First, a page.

(Post copied from my blog)
Ah, yes. ADHD. A controversy, a fad, an uncomfortable reminder of the physical nature of our minds, and a license for the use of such evil stimulant drugs as amphetamine and methylphenidate. Common remedies include the aforementioned evil stimulant drugs, along with exercise, therapy, clonidine, Strattera, noradrenergic antidepressants, and beating your kids until they magically acquire the attributes you desire.
The Fifth Edition of the Diagnostic and Statistic Manual of Mental Disorders estimates that five percent of children suffer from ADHD, but rates of diagnosis in some areas run as high as eleven or thirteen percent. Proposed explanations for this epidemic include overzealous attempts at diagnosis, mislabeling of sleep deprivation or family stress as a disorder, environmental toxins, and the idea that ADHD is a natural variant of human cognition. On a technical level, the fourth point is entirely accurate, and I'd be surprised if the first two didn't hold water in a fair number of cases. ADHD is not schizophrenia. The diagnostic criteria for it are imprecise and subjective, and so is their application. This lends itself well to false positives.
Some use that knowledge to deny the disorder's entire existence, but we know by now that some people naturally have great difficulty focusing, and a moderate or even severe amount of overdiagnosis does not change that. What label we give those individuals is equally irrelevant. As the Diagnostic and Statistic Manual of Mental Disorders has gone through its various revisions, mental retardation has been renamed to intellectual disability, multiple personality disorder has been renamed to dissociative identity disorder, Asperger's syndrome has been merged under the umbrella of autism spectrum disorder, and ADD has been subsumed and reworded into ADHD as a variant with symptoms concentrated in the area of inattention. None of these textual alterations change the underlying nature of things, including that of my own mind.
I have, for whatever reason, great difficulty with focus and multitasking. My mind is a chaotic swamp of memories, self-analysis, politics, philosophy, music, writing ambitions, and a million other ideas. Any train of thought can potentially intrude on any other at any given time, no matter how unwelcome it is and no matter how badly it interferes with the task at hand. This is not a result of sleep deprivation or anger. It is a basic component of my experience, and it happens every second of every day in my natural state, regardless of my mood or energy level.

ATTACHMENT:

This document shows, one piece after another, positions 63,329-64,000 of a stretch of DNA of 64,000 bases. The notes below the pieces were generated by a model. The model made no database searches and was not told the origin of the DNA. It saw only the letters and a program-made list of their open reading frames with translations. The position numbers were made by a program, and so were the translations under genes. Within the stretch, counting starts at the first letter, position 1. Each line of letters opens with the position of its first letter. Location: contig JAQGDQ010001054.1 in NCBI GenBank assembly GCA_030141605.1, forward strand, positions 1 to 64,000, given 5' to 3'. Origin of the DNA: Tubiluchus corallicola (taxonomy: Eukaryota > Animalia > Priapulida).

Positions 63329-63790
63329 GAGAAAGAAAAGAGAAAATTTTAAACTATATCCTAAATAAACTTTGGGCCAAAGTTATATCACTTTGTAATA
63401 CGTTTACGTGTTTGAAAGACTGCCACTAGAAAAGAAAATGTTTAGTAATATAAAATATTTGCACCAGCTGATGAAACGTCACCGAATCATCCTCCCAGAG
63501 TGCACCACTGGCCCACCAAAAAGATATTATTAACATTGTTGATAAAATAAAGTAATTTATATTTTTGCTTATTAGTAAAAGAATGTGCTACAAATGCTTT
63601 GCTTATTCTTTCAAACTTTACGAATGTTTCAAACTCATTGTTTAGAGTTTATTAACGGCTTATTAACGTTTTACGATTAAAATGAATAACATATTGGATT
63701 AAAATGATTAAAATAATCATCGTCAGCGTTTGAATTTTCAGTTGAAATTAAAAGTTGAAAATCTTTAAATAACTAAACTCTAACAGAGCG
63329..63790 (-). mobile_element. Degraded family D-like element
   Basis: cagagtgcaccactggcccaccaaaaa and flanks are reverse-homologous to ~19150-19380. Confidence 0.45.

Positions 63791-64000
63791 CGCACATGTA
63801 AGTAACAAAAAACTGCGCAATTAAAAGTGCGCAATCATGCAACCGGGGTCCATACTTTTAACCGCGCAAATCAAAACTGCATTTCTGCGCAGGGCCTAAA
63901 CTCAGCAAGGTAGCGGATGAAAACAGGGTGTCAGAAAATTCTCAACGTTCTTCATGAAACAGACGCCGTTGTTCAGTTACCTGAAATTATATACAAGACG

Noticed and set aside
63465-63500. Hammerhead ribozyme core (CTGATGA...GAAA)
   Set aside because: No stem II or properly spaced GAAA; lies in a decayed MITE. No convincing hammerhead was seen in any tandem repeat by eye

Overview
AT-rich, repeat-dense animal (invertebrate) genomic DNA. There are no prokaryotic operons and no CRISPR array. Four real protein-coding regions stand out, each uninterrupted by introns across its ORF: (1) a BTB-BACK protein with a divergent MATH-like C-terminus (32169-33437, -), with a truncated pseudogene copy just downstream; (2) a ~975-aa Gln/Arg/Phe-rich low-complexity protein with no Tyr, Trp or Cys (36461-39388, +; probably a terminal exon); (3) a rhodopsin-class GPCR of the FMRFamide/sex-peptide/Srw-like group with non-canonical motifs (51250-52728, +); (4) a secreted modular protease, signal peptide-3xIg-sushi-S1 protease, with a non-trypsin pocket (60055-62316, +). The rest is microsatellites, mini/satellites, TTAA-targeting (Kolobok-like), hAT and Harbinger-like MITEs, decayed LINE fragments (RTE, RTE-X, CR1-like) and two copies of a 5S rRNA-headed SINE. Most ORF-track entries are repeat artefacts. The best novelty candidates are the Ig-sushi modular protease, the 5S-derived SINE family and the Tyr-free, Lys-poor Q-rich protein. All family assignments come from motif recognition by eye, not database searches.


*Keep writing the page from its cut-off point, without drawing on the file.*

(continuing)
In fact, enthusiasm can actually make it worse, and so can attempting to limit my attention to one or two items. I'm smart enough to complete many individual tasks very quickly, but life is not merely a pool of individual tasks. it is a neverending chain of chores and responsibilities, and the rapid, purposeful switches in focus required to navigate much of it are beyond me.
Some have called the process I describe a side effect of high intelligence, and perhaps they may be right, but it's still a problem. It's a problem for productivity, it's a problem for organization, it's a problem for independence, and it's particularly going to be a problem if I ever start driving a car. Distraction in that context can be lethal.
The Fourth Edition of the Diagnostic and Statistic Manual of Mental Disorders did not allow ADHD to be diagnosed alongside Asperger's or any of the other autistic disorders, which I clearly suffered from. The Fifth Edition does, but it still took me until tenth grade to realize that I probably had both and until the end of eleventh to get an actual evaluation. This isn't something my parents made up because I wouldn't sit still or because they heard about it on the news. In fact, neither of them were very happy when I suggested it, and one of them was hostile enough to delay the evaluation for several months. I consider myself fortunate that it happened at all.
Some of you may currently be berating me for not working hard enough, for not taking "personal responsibility". Well, you know what? I tried. I tried exercising, I tried getting more sleep, I tried keeping a daily planner, I tried thinking positively, and I tried drinking caffeine, but none of those things solved my basic problem, and the latter sometimes made it even worse. I suppose I could have started smoking, but tobacco is a tremendously toxic drug, worse than alcohol, weed, Ritalin, Adderall, caffeine, and a whole host of others. Its yearly death toll exceeds 400,000. I prefer not to join that statistic.
Caffeine didn't work, lifestyle changes didn't work, and tobacco was out of the question. Those weak interventions were insufficient, and so I arrived at this lovely molecule.